# A random thought on retrieval-augmented generation

retrieval-augmented generation (RAG) is all the rage in the world of LLM’s (i heard.) RAG confuses me quite a bit, since it’s unclear to me how RAG should work. in particular, i have a major confusion in how language models should be trained to be good at retrieval augmented generation. it’s a simple confusion, and let me describe it here.

let $D$ be an entire training corpus i have prepared to train a language model. a naive way to train a language model is to

$\max_{\theta} \sum_{x \in D} \log p_{\theta}(x).$

this whole process of learning can be thought of as compressing $D$ into $\theta$ so that the language model approximately goes through $D$ given a new instance in the future to check how similar this new instance to the instances within $D$ and returns a similarity score, i.e., $\log p_{\theta} (x’)$, where $x’$ was a new instance.

let’s say i want to ensure that my language model is good at retrieval augmented generation. then, i would change the objective above into

$\max_{\theta} \sum_{x \in D} \mathbb{E}_{i \sim \mathrm{uniform}(1,|x|)} \log p_{\theta}(x_{i+1:|x|}|x_{1:i}, \mathrm{retrieval}(x_{1:i}, D)),$

where $|x|$ is the length of $x$ and $\mathrm{retrieval}(x_{1:i}, D)$ is the retrieval function that retrieves passages similar from $D$ according to $x_{1:i}$. sounds good so far, right?

… not really, because there is a genuine ambiguity in whether the language model should use information from $D$ relevant to predicting $x_{i+1:|x|}$ given $x_{1:i+1}$ via its parameters $\theta$ or via $\mathrm{retrieval}(x_{1:i}, D)$. after all, $\theta$ is a compressed version of $D$ in a way that facilitates retrieval of relevant information by the language model. what would make the language model prefer to rely on the passages retrieved by $\mathrm{retrieval}$ rather than its own (unknown) internal mechanism?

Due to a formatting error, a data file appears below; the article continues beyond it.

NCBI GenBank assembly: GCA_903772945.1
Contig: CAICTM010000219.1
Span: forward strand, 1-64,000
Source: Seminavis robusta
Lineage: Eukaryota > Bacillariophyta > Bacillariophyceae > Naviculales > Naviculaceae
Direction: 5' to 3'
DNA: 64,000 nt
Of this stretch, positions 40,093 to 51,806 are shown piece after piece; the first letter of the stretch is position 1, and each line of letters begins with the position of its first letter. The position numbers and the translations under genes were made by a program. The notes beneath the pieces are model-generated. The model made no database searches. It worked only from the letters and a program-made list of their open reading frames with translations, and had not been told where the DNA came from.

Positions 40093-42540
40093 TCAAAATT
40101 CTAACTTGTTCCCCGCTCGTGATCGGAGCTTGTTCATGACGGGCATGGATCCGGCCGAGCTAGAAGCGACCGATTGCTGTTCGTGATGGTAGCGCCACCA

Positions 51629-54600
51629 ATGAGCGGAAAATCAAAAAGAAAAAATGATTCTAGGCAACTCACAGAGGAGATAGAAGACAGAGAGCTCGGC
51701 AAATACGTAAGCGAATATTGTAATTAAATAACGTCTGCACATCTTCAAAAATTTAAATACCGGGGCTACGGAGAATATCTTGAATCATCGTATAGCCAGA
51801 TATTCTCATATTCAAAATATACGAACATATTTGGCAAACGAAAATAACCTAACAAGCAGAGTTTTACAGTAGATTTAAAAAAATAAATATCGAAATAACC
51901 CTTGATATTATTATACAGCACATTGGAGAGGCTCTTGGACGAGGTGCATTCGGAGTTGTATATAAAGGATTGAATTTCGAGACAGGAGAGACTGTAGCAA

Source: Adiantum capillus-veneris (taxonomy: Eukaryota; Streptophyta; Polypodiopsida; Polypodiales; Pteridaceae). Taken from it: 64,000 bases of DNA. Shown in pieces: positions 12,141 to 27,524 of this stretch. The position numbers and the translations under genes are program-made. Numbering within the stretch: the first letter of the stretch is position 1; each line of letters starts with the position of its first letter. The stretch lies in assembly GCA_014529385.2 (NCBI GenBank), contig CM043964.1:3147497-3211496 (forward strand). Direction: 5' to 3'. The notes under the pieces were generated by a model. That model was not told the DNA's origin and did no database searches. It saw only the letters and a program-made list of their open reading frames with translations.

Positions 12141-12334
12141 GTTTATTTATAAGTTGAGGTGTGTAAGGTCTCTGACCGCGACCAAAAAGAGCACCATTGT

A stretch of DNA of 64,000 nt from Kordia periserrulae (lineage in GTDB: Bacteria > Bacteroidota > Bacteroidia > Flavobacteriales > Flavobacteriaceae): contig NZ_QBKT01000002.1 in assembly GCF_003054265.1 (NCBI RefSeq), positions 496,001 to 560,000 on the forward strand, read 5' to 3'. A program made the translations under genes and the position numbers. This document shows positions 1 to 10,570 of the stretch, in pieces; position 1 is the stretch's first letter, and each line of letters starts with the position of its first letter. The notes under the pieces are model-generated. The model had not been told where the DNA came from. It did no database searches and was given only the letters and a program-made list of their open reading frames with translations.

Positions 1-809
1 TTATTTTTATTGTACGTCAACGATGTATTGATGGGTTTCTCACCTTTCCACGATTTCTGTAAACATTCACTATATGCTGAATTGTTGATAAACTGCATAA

of course, we can fix this explicitly by splitting $D$ into a training set $D_{\mathrm{train}}$ and a retreival set $D_{\mathrm{retrieval}}$, such that $D_{\mathrm{train}} \cup D_{\mathrm{retrieval}} = D$ and $D_{\mathrm{train}} \cap D_{\mathrm{retreival}} = \emptyset$. we can then change the training objective above into

$\max_{\theta} \sum_{x \in D_{\mathrm{train}}} \mathbb{E}_{i \sim \mathrm{uniform}(1,|x|)} \log p_{\theta}(x_{i+1:|x|}|x_{1:i}, \mathrm{retrieval}(x_{1:i}, D_{\mathrm{retrieval}})),$

in this case, the language model must learn to rely on the retrieved passages, since the retrieved passages are not included in the training set and thereby not in $\theta$ (at least their verbatim copies.)

of course, this approach brings up perhaps even more difficult questions. first, how big should $D_{\mathrm{retrieval}}$ be? we might think this should be big enough, but of course, that implies that $D_{\mathrm{train}}$ is smaller. we know the importance of using a large corpus to train a language model, and it’s unclear how much compromise we can make on the size of the training set.

second, what if the retrieval function misses relevant information from $D_{\mathrm{retrieval}}$? when that happens, such relevant information is totally missed during training, effectively leading to the loss of information from the overall corpus $D$.

so, are you training your language models to excel at RAG? if so, how are you doing it?

p.s. this question came to my mind and was crystalized over Andrew Drozdov‘s dissertation defense that just finished (and yes, he successfully defended his dissertation!)